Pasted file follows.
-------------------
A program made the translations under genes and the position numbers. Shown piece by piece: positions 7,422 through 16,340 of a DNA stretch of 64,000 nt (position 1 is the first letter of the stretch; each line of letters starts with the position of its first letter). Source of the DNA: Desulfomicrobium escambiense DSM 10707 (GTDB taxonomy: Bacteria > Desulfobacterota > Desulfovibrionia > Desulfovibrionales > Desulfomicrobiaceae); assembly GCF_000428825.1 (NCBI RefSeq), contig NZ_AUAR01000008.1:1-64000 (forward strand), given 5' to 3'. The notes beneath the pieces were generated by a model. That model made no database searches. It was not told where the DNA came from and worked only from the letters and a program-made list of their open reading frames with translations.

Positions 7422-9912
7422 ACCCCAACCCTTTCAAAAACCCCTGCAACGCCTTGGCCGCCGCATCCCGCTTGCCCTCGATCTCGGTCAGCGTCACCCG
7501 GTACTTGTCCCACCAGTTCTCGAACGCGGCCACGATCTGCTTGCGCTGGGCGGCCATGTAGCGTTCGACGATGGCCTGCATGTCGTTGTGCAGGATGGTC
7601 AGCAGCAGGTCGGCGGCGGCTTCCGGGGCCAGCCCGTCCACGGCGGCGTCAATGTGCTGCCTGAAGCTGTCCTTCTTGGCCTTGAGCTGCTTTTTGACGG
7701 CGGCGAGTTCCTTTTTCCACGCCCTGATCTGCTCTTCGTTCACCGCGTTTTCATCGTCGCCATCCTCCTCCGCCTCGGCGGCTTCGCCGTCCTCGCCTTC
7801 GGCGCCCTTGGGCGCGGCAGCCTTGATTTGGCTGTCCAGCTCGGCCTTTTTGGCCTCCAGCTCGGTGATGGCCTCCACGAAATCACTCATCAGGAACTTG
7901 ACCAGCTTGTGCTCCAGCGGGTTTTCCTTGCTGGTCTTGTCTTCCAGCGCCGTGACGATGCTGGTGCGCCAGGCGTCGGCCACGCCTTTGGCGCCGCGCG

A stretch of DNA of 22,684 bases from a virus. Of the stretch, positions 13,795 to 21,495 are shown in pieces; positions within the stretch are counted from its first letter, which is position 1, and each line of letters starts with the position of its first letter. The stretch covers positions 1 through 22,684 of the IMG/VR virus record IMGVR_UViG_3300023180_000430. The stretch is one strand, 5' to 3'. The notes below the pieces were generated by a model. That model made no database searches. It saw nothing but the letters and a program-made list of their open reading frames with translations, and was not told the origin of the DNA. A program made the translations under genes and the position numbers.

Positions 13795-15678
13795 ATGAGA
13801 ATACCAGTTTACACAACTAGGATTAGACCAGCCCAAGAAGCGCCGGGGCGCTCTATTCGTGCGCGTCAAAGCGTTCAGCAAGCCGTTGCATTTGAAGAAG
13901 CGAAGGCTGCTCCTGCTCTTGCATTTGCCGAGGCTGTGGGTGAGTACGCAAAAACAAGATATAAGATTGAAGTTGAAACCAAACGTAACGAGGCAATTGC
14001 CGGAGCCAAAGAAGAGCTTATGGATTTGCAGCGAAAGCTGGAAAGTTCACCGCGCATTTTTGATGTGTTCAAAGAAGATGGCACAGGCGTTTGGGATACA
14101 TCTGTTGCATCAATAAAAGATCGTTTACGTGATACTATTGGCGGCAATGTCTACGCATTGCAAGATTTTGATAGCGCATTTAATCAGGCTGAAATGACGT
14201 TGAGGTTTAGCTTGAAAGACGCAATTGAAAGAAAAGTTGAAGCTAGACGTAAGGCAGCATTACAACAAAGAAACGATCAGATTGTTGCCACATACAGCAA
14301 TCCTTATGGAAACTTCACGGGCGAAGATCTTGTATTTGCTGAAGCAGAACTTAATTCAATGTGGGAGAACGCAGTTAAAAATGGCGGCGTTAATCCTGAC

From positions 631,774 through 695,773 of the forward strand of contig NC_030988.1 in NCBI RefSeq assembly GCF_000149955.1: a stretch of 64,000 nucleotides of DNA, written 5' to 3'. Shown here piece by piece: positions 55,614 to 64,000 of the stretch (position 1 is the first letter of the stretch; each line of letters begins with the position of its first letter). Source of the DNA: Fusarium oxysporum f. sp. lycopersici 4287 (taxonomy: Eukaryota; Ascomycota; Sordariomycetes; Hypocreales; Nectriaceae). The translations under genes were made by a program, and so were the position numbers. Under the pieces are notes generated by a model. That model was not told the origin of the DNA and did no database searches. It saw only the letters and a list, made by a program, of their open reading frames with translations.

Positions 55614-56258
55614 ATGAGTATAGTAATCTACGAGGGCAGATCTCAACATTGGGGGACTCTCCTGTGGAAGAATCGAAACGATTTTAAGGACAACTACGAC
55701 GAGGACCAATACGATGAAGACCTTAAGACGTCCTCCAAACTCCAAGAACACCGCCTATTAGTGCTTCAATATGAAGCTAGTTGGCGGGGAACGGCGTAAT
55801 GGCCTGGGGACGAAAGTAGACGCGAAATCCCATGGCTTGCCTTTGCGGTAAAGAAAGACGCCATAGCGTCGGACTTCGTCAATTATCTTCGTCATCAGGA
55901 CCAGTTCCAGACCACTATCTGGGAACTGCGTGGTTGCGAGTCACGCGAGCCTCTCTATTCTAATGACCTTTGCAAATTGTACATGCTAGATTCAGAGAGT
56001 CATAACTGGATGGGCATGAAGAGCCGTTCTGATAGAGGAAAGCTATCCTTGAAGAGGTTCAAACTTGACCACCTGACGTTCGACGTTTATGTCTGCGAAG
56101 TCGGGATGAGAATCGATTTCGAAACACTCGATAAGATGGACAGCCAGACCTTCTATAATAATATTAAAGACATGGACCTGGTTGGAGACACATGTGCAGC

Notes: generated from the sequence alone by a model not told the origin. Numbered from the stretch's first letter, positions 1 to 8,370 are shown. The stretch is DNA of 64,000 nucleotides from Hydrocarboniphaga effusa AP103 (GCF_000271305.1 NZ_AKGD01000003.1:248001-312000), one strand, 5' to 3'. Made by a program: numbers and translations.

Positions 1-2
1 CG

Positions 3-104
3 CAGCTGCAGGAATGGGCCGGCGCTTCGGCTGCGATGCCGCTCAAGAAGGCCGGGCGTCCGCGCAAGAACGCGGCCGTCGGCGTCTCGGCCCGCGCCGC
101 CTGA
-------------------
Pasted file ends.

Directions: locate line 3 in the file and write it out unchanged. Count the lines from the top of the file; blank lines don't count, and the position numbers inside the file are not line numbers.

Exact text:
7422 ACCCCAACCCTTTCAAAAACCCCTGCAACGCCTTGGCCGCCGCATCCCGCTTGCCCTCGATCTCGGTCAGCGTCACCCG